Month: December 2020
I couple weeks ago I woke up to a severe headache which I realized wasn’t a headache but my heartbeat, when I opened my eyes my vision was blurry and my heartrate was at a cardio level. Since then I’ve been hyper aware if my sleep and checking my fitbit oxygen variation when I wake up, last night I had a similar event but I think I woke up the second it started so it was short and the variation was very small.
Should I reach out to my doctor to get referred to a sleep specialist? Should I look for one on my own? I’m pretty sure it’s weight related and already lost 10lbs.
I was recently diagnosed with mild sleep apnea. My electrophysiologist (heart rhythm doctor) wanted to test me to see if that’s why I sometimes wake up in afib (irregular heartbeat). I received a CPAP machine and have been using it for the past two weeks. Tonight my wife, who is 8 years younger than me (55) says she cant stand looking at me wearing the mask and that I look too old and I’m disgusting. I hate wearing the thing too but am givng it a try. Now I feel disgusting and old everytime I go to bed. She is trying to talk me out of continuing to wear it. I haven’t really noticed any difference in the daytime. Has anyone just decided against using one?
Little story about last night which was my first night with my APAP. My AHI pre APAP was tested at 15 and 34 whilst in REM.
I use the ResMed machine and am using the AirFit F20 full face mask due to my severely deviated septum. I have to say it was extremely uncomfortable, and I woke up numerous times. I don’t feel any different today than I do any other days which is unfortunate as some of the stories I’ve heard on here have been immediate life changing effects. While I know everyone is different, I still would like to feel something. I wokeup with a very dry mouth and nose, so I will have to adjust my humidity setting it seems. I also apparently had a leak of 24L/min. Not sure what that means. One think that I don’t know the accuracy of is how the machine detects AHI. It said my AHI was 0.3 which seems impossible. My pressure is set from 5-9. I would imagine I need more. But I will continue to use it and see how things progress over the coming weeks.
I finally got my sleep report which says that my apneas (all centrals) happened only in the first 2 hours of sleep. I had an AHI of 25 per hour.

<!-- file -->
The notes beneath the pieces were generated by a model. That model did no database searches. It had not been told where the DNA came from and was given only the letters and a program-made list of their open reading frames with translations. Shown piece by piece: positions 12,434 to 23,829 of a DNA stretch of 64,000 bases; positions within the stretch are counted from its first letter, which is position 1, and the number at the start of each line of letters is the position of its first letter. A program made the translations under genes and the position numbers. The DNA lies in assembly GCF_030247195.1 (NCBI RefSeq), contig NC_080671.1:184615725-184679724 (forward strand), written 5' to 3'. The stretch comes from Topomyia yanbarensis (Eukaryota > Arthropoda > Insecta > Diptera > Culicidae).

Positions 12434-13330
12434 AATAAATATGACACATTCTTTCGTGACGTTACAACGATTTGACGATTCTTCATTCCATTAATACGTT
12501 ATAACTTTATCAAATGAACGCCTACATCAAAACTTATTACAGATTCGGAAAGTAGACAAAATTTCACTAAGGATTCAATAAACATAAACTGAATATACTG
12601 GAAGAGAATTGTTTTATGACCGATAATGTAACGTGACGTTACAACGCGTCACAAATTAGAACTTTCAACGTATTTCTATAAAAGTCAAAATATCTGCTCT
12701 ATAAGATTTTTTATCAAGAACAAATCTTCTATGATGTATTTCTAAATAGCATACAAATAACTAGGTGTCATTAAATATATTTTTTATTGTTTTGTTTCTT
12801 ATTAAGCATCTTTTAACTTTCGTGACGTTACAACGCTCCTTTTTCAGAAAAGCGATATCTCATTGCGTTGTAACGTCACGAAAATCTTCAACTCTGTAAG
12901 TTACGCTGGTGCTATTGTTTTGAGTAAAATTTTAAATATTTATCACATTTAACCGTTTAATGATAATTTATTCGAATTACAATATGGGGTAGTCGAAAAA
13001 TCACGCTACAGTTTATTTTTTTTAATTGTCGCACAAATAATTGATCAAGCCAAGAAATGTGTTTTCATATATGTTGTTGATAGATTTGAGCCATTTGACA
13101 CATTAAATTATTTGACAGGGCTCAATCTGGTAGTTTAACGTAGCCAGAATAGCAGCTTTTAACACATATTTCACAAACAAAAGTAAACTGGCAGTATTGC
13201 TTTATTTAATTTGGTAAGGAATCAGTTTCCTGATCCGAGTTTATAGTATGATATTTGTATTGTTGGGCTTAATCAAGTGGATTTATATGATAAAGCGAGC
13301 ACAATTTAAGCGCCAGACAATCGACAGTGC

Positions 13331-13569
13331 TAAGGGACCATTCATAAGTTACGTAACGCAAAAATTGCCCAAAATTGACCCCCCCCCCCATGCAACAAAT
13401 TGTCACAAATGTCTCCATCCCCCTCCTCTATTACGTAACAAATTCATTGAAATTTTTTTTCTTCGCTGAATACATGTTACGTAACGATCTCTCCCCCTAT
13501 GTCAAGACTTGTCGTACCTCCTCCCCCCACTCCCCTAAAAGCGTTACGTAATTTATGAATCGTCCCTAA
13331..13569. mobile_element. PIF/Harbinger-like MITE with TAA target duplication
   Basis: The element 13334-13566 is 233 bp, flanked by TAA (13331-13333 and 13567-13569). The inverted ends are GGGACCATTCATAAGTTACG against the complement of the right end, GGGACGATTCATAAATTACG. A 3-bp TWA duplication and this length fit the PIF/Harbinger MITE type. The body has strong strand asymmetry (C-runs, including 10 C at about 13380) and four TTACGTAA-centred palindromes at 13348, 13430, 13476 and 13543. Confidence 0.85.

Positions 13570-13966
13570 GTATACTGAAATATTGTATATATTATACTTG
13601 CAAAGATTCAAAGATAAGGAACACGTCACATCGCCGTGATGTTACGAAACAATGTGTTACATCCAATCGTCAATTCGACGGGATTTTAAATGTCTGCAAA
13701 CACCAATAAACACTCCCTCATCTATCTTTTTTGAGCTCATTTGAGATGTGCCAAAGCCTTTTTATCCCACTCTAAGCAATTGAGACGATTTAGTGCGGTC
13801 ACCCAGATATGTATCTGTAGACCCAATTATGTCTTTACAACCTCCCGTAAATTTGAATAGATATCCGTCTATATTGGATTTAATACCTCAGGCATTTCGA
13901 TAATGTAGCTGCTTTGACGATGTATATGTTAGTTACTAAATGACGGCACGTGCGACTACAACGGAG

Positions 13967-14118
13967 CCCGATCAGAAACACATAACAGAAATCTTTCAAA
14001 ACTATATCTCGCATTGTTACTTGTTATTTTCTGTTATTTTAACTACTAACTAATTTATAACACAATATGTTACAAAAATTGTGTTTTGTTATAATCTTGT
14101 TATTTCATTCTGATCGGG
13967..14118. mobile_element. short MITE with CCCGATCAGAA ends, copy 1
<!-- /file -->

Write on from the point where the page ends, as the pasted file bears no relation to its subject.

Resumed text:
Now in those 2 hours, I awoke twice. But after that, I still awoke throughout the night, mainly to switch sides and pee.
I am waiting for my ASV and am hopeful it would get rid of this waking up to pee thing. Is it possible that apneas at the beginning can still cause me to pee later?
Also, I have ruled out diabetes, prostate issues, etc.
If you have sleep apnea, then achieving deep, restful sleep can be challenging. Now add in the hustle and bustle of the holiday season and the end-of-the-year to-dos, and you could be missing out on even more sleep. Unfortunately, this can lead to unpleasant side effects, like memory loss, daytime drowsiness, and chronic headaches, which can significantly dampen the seasonal festivities. To help prevent this from happening to you, here are three tips for handling sleep apnea during the holidays.
#1. Plan for Travel
While some are choosing to lay low this holiday season, others are grabbing their masks, their gloves, and their suitcase to head out of town. If you are in the latter group, then preparation is key. Priority number one is to bring all the necessities you need to recreate your optimal sleeping environment. Items like a comfy pillow, peaceful music, and relaxing essential oils can help you find rest outside of your usual routine.
#2. Use Your Oral Appliance
Whether you are staying with family or sleeping in your own bed, don’t forget your oral appliance! After all, the last thing you want is to back-track over the holidays. Plus, there is no excuse not to use it since they are more discreet than ever, can easily fit in your suitcase, and don’t require any electricity or tubes.
#3. Prioritize Your Rest
Between family dinners, buying gifts, and partaking in festivities that only come around once a year, it can quickly feel like you’re being pulled in a million directions during the holidays. With that being said, it’s important that rest is placed on your priorities list. That way, you avoid running on empty and can be present in the moments you are celebrating!
Getting a restful night’s sleep is always important, especially during the holidays. So, if you are struggling with snoring, daytime drowsiness, morning headaches, and other symptoms associated with sleep apnea, don’t hesitate to seek treatment for a formal diagnosis!
About the Practice
For over two full decades, Sleep Dallas has been the go-to practice for treating everything from sleep apnea and snoring to teeth grinding. Led by Dr. Kent Smith, a board-certified practitioner, each member of our team is united behind our mission to make getting the treatment you need as seamless and stress-free as possible. We do that by offering multiple appliances, being in-network with many of the nation’s leading providers, and taking a whole-health approach to care. If you have a question about treating sleep apnea or would like to schedule an appointment, visit our website.
The post Have Sleep Apnea? Here’s How to Have a Silent Night This Holiday Season appeared first on Sleep Dallas Blog.
So I just got my results from a at home sleep study I did last week. I had 25 incidents where my oxygen dropped. They said it was moderate sleep apnea. Going to get a CPAP machine next week. Looking forward to maybe a clear head and more energy. Just wanted to introduce myself!